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UK’s nuclear waste cleanup operation could cost £260bn | Nuclear waste




The cost of decommissioning nuclear waste in the UK in the 20th century could rise to £260 billion as old and degraded sites present increasing challenges, according to an analysis provided to an international group of experts.

As the government pursues nuclear power with the promise of a new generation of reactors, the cost of safely cleaning up waste from previous generations of power plants is rising.

Deteriorating nuclear facilities are causing increasingly serious and difficult problems. Aging equipment and electrical systems at Sellafield, which stores much of the country’s nuclear waste and is one of the world’s most dangerous sites, increases the risk of fire, according to the Nuclear Decommissioning Authority. They require increased maintenance and pose increased risks. Last October, a faulty lighting installation sparked a fire at a facility in Sellafield, shutting it down for several weeks.

An analysis by Stephen Thomas, professor of energy policy at the University of Greenwich, estimates that the total bill for decommissioning a mountain of nuclear waste in the UK will rise to £260 billion.

Thomas said at a conference of international experts that the cost of shutting down Sellafield has risen from £110 billion, according to Freedom of Information requests.

Other sites needing decommissioning are 11 Magnox power plants, built between the 1950s and 1970s, including Dungeness A in Kent, Hinkley Point A in Somerset and Trawsfynydd in North Wales, and seven gas-cooled reactors built in the 1990s, Including Dungeness B, which closed last year, Hinkley Point B and Heysham 1 and 2 in Lancashire.

According to the NDA, the deterioration of one of Magnox’s plants, Trawsfynydd, which closed in 1991, requires significant work to make it safe. “The work that will then need to be retreated to complete the dismantling of the reactor,” the agency said.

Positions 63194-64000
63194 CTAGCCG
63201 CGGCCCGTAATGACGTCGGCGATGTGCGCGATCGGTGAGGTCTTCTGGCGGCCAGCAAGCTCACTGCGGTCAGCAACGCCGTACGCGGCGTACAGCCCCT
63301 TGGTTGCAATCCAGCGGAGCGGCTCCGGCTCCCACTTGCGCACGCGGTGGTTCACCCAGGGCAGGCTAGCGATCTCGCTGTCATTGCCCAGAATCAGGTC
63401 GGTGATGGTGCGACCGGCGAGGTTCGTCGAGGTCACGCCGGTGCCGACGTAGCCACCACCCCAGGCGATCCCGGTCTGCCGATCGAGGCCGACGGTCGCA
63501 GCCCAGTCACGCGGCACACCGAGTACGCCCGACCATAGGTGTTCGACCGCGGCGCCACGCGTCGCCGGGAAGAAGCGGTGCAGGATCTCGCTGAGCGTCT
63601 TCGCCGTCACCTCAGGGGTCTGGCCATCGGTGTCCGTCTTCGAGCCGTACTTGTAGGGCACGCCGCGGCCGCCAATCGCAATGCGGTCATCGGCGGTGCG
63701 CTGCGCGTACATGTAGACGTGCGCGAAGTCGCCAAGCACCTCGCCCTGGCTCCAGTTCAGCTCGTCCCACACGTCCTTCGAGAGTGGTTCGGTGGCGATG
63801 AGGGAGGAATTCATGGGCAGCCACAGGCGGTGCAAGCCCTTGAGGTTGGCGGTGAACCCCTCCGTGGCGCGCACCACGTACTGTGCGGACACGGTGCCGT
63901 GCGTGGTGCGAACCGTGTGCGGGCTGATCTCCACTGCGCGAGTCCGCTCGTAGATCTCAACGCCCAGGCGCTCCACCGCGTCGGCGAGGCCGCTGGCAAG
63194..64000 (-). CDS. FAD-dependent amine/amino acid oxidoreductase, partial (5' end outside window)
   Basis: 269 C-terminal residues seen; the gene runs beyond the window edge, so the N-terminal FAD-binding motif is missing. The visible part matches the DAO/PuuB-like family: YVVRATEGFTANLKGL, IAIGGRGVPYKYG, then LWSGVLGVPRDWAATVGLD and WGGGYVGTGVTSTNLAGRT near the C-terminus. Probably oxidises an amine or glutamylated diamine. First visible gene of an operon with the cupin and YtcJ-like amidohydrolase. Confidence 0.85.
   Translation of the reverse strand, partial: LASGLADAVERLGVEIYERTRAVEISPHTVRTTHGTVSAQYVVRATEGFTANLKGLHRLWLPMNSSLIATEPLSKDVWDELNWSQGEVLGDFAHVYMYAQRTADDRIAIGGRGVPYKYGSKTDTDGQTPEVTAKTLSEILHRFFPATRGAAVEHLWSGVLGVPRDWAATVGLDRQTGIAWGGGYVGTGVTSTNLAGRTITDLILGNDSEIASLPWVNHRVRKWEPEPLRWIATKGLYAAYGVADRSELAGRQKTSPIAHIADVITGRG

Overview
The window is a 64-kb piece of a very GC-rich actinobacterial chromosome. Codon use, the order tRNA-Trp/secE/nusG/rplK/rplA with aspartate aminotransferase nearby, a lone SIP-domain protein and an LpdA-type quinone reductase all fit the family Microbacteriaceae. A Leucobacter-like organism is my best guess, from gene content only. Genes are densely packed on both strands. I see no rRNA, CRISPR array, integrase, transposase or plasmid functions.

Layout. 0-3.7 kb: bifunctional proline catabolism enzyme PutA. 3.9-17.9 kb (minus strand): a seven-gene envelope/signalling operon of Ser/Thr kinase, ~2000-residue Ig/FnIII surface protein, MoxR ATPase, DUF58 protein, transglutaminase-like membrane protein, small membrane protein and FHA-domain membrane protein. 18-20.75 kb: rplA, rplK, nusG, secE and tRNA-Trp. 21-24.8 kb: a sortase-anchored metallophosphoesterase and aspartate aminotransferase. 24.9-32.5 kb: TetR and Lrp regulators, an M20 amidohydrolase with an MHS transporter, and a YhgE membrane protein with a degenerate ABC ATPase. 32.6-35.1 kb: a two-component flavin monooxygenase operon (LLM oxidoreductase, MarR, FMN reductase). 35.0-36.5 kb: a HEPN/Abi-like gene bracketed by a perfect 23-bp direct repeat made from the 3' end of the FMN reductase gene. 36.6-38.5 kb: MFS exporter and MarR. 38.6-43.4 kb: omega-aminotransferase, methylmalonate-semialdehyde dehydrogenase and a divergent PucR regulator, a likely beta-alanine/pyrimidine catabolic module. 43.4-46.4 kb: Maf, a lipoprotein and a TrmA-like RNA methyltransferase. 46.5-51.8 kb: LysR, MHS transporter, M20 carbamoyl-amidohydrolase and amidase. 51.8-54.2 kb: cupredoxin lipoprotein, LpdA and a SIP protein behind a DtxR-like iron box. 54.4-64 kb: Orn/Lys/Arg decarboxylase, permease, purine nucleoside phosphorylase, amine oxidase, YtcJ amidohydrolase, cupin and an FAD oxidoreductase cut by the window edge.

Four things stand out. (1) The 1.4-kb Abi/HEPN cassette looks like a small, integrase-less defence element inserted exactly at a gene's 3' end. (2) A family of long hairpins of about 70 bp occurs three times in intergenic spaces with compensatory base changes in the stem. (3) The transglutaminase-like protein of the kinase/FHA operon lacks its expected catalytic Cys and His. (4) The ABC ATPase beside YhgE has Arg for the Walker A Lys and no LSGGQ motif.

Thomas told the International Nuclear Risk Assessment Group that similar problems are expected at other Magnox sites. The schedule for decommissioning old nuclear power plants has been abandoned, with a new schedule not yet published.

The Nuclear Waste Service said deferring the shutdown to 85 years of shutdown, which was the previous policy, is not appropriate for all reactors due to their different ages and physical conditions. NWS said shutdowns of some Magnox stations will have to be served.

Thomas said attempts to speed up the shutdown would only add to the growing bill, which he estimated had increased to £34 billion.

In 2005, the cost of decommissioning and disposing of radioactive waste from nuclear power plants built in the 1950s, 1970s and 1990s was determined to be around £51 billion.


Last year, the NDA’s estimate rose to £131 billion, and its latest annual report said £149 billion was needed to pay for liquidation costs. But Thomas said rising costs meant the total bill was on course to reach £260 billion.

Part of the increased increase is the cost of building a large underground nuclear landfill or geological deposit facility (GDF) to safely store 700,000 cubic meters of radioactive waste – nearly 6,000 double-decker buses – from the country’s previous nuclear program.

The massive engineering project was initially expected to cost £11 billion, but the bill is now estimated at up to £53 billion due to uncertainty over the location of the site, and the need to make room for an unspecified amount of new generation waste. Of the nuclear reactors that the government wants to build.

Four regions of the country are being considered for a GDF but no decision has been made on its whereabouts yet.

“While we are clear about the existing waste legacy already in place, GDF will have to process additional waste from new facilities being developed,” NWService said. “The actual cost … depends on the number of new nuclear projects the UK develops in the future and any additional waste from those plants.”

The National Defense Agency said it would take more than 100 years to clean up the former nuclear waste. Highlighting the challenges of degrading and dangerous facilities, the authority said in its annual report that robots and drones are increasingly being used to conduct on-site inspections.


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